With Medium's Acquisition of Matter, the 'New Internet' Gets Whiter (and More Male)
Matter, the new longform science and technology platform, was acquired yesterday by Medium, the other new publishing platform created by Twitter co-founders Evan Williams and Biz Stone. Launched last fall, Medium is essentially a blog without blog content, a place for valuable, high-quality writing to stand apart from the hordes of rambling blog posts that flood the Web today. If you haven’t heard of either of these new publishing platforms, that’s OK: This is some serious inside tech-and-startup baseball, and that’s the problem.
Williams and Stone weren’t the only entrepreneurs with the idea to create a more structured, less cluttered, and less accessible space on the Web for good content—there’s Svtble, another invite-only blogging platform, Branch, the let’s-move-off-Twitter discussion space, and App.net, the $36-per-year Twitter without the riffraff. All these startups of the “new Internet” are ad-free but not free to enter. (Branch is slightly different: free to start a discussion, but participation by invite-only.)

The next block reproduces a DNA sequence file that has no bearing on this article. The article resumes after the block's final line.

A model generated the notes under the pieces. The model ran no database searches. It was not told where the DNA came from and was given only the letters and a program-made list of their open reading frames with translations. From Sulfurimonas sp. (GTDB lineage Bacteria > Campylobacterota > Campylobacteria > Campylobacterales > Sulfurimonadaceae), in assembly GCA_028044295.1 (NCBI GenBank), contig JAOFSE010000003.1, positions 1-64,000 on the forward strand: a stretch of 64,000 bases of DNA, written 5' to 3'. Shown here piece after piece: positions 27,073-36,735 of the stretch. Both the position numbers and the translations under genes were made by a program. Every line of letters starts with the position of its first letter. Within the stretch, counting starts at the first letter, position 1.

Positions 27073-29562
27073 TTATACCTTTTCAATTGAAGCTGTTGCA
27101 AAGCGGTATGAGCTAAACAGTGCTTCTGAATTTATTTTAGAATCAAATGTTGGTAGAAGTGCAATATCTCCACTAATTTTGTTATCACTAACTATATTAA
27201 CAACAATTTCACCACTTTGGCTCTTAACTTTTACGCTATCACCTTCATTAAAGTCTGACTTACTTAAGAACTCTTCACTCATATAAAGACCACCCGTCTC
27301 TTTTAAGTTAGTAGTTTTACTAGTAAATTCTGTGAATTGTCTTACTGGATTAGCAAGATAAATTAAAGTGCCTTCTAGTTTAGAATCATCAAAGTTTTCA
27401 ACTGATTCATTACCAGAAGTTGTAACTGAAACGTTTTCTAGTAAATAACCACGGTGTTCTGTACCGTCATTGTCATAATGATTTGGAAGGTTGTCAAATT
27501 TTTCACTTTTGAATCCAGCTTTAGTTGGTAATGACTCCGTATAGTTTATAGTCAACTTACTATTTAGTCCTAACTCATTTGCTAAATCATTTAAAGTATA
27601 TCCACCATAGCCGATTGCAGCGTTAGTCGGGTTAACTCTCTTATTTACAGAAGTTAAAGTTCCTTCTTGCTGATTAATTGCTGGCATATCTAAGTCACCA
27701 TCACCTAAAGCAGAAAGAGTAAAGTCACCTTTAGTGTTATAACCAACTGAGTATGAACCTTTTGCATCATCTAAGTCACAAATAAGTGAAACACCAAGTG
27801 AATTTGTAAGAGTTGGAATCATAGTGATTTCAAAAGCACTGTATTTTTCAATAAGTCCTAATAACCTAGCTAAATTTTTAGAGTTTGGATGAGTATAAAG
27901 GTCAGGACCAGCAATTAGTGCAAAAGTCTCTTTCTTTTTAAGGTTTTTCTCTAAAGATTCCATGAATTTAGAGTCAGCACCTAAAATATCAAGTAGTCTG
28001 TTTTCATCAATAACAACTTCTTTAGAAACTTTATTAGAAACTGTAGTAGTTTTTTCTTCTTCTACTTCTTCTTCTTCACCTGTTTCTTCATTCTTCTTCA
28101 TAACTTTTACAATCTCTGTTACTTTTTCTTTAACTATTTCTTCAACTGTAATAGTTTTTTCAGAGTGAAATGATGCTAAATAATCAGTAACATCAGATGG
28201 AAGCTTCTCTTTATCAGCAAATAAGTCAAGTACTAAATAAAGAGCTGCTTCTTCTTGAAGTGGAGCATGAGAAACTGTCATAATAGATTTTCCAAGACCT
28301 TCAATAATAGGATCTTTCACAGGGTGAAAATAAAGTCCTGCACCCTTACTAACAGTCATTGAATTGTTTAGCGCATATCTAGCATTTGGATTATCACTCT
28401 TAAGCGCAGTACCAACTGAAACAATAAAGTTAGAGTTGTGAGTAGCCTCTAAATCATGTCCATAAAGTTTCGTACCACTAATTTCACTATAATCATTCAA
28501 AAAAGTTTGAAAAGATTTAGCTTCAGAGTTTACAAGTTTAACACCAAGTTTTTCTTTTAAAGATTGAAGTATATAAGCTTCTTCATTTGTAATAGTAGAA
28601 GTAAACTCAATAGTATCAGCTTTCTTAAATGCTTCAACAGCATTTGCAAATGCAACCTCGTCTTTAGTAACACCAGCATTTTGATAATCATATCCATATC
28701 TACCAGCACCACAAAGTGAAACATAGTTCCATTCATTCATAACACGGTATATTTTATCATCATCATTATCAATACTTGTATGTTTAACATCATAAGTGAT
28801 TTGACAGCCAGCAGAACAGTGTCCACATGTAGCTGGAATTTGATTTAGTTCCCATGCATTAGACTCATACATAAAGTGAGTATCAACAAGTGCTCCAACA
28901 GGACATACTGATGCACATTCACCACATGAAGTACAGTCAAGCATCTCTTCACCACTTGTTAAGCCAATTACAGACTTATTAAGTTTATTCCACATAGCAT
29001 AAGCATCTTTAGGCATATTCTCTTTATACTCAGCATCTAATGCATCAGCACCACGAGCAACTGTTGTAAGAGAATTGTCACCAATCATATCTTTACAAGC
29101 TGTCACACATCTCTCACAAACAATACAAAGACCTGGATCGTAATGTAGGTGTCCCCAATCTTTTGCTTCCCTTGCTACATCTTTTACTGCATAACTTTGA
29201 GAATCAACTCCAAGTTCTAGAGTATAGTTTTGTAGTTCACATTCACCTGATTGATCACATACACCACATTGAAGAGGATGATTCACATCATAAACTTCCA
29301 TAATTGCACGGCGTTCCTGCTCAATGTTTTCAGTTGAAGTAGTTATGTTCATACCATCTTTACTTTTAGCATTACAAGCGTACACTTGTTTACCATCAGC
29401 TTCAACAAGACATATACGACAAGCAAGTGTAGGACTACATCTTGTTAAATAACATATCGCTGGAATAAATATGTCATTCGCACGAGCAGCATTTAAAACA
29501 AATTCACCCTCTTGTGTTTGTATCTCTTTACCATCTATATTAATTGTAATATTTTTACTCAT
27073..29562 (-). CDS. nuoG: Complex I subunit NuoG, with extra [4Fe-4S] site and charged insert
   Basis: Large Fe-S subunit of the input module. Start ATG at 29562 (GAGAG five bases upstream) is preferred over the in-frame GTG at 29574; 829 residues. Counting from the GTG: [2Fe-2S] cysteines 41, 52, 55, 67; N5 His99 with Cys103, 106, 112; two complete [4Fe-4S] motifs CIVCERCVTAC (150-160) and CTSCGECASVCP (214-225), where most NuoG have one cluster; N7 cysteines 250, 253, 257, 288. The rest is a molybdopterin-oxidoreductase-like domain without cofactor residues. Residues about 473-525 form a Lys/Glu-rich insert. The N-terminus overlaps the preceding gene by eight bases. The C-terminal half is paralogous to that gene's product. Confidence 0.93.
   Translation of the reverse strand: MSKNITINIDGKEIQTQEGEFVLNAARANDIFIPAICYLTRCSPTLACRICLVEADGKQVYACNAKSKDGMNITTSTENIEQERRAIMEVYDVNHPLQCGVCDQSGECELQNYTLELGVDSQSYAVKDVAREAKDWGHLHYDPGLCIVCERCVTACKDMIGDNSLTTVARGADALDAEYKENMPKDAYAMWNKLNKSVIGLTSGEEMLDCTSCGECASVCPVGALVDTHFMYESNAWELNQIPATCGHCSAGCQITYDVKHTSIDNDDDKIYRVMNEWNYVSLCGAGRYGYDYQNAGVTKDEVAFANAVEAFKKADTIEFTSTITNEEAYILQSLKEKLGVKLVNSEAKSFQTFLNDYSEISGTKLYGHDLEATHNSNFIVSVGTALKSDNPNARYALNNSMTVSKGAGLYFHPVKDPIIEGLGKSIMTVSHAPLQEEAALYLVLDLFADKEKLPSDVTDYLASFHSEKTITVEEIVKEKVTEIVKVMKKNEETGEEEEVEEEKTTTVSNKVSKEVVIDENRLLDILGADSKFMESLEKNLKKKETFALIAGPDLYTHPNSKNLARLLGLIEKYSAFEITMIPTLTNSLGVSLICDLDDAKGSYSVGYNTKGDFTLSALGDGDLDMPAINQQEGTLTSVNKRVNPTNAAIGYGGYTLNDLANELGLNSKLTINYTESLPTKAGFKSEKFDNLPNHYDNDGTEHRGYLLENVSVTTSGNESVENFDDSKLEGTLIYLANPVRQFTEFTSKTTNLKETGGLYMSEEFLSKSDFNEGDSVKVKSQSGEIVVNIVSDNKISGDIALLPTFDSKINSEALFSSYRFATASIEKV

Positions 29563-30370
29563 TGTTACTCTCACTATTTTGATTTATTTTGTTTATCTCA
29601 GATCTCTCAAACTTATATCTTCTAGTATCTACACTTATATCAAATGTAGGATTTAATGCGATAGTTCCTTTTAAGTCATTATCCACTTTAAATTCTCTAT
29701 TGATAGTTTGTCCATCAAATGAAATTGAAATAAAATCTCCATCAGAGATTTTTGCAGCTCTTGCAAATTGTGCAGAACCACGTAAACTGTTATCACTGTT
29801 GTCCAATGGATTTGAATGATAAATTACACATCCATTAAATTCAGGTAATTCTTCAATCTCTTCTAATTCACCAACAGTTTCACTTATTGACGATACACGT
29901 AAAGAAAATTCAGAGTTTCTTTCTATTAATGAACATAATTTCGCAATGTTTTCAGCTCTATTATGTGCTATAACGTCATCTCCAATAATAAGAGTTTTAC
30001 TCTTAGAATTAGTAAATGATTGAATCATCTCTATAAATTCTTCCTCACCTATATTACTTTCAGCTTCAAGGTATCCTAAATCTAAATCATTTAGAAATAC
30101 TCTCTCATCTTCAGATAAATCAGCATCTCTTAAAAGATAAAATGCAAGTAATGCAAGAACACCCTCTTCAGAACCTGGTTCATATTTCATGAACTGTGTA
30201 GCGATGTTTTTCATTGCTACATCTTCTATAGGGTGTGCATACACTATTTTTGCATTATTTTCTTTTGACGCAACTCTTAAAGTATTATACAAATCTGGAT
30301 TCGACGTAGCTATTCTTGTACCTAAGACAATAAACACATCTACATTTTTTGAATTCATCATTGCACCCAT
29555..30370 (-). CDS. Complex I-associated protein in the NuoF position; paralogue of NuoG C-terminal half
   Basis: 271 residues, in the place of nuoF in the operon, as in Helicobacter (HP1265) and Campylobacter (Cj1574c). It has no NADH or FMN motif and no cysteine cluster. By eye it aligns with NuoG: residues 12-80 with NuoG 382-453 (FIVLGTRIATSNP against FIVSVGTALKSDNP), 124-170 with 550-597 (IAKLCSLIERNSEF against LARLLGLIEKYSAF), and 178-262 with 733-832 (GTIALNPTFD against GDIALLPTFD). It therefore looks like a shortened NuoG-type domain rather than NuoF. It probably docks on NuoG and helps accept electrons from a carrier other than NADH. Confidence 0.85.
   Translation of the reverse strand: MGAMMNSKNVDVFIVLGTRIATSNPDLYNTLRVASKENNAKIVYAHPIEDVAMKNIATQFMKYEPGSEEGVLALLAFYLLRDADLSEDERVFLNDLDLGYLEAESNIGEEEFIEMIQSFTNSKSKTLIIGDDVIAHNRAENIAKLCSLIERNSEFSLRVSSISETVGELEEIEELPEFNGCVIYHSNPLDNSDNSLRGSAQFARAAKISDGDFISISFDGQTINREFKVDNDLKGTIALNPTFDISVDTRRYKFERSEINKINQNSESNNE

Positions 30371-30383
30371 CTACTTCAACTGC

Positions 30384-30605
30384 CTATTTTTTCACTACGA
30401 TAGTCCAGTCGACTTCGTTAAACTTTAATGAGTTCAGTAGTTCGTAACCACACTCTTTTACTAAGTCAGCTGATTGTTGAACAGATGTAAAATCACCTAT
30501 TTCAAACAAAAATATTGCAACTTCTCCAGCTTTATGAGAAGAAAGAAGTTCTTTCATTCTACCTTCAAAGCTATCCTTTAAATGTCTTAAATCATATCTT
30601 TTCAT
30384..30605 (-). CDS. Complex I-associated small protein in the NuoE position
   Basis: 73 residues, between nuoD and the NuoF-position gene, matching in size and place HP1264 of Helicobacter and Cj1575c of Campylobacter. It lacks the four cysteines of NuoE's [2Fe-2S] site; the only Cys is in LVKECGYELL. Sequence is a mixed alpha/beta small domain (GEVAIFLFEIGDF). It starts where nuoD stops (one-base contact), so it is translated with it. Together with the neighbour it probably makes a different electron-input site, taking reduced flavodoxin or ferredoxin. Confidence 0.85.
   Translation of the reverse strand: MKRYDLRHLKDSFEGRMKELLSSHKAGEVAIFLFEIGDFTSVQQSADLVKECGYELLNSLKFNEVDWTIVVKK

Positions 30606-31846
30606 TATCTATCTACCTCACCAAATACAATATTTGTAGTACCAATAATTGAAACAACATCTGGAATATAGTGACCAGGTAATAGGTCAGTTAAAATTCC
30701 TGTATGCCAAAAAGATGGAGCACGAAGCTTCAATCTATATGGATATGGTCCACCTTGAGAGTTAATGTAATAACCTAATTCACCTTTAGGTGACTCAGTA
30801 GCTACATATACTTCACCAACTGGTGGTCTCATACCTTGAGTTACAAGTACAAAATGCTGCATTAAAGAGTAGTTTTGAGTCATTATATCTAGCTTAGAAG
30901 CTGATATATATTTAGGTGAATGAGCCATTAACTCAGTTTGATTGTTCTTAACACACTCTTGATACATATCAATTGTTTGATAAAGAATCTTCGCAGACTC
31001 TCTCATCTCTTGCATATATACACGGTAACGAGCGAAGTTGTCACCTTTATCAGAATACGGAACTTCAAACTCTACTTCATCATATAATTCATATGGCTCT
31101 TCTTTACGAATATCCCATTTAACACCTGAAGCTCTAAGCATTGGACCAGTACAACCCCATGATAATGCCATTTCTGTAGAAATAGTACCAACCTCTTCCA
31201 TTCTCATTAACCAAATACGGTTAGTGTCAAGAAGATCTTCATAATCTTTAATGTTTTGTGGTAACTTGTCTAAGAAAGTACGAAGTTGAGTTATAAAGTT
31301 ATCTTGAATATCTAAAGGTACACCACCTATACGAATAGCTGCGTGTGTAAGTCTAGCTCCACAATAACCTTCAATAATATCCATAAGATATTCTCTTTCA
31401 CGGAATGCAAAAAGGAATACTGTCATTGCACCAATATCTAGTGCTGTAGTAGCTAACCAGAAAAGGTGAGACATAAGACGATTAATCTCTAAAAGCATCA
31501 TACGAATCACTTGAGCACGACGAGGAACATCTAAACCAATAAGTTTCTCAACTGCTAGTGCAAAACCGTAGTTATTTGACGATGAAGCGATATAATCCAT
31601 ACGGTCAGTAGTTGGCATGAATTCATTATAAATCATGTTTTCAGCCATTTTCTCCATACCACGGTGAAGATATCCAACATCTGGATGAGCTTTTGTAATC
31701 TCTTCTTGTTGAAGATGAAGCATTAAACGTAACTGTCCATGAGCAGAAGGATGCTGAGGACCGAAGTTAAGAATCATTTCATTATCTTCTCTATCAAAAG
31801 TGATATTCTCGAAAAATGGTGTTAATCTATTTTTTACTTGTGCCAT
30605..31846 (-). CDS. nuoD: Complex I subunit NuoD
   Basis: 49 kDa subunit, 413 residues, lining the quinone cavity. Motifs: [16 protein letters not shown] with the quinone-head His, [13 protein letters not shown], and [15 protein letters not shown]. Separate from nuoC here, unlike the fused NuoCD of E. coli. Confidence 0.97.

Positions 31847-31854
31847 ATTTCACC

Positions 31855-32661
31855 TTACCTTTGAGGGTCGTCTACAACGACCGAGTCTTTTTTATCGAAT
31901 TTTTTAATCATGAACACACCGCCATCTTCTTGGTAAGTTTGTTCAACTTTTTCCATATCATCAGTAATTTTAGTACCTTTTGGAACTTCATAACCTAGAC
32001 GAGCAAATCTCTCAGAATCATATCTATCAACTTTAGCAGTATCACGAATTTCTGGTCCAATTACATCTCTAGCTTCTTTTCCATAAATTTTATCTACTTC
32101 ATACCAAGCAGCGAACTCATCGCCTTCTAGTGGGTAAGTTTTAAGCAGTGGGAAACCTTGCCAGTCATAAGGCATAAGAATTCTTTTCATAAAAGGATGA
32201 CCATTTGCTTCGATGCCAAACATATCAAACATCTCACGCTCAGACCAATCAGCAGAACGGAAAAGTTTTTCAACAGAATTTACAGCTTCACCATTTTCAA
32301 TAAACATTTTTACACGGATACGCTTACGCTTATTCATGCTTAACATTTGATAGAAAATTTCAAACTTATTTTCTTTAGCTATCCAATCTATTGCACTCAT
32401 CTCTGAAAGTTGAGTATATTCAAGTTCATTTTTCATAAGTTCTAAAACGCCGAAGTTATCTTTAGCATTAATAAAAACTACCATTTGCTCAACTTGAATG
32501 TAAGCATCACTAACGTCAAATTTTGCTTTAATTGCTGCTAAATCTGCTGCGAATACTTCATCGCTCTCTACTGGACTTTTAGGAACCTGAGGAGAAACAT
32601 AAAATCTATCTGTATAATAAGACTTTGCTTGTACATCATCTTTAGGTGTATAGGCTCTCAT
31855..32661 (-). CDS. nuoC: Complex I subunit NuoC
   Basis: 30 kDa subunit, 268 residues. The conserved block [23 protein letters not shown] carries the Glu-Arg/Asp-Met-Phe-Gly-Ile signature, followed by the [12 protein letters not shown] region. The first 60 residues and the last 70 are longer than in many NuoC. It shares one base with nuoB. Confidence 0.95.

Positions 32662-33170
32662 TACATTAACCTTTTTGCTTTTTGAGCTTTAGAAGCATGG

The Kickstarter-funded Matter, which Williams backed, raised $140,000 in February 2012 and began publishing one long article per month in November, available to members for a subscription fee of 99˘ per month. So far the articles have been pretty great—I purchased their debut story, “Do No Harm“, which explores the neuropsychology of perfectly healthy people who want to amputate their limbs. It was an excellent piece of science journalism, the kind that should cost money, so it makes sense that Williams and Stone wanted to pull Matter’s good stories into their pristine publishing ecosystem—”the best place on the Internet to read and create high-quality content,” Williams told the Matter co-founders, according to their blog post.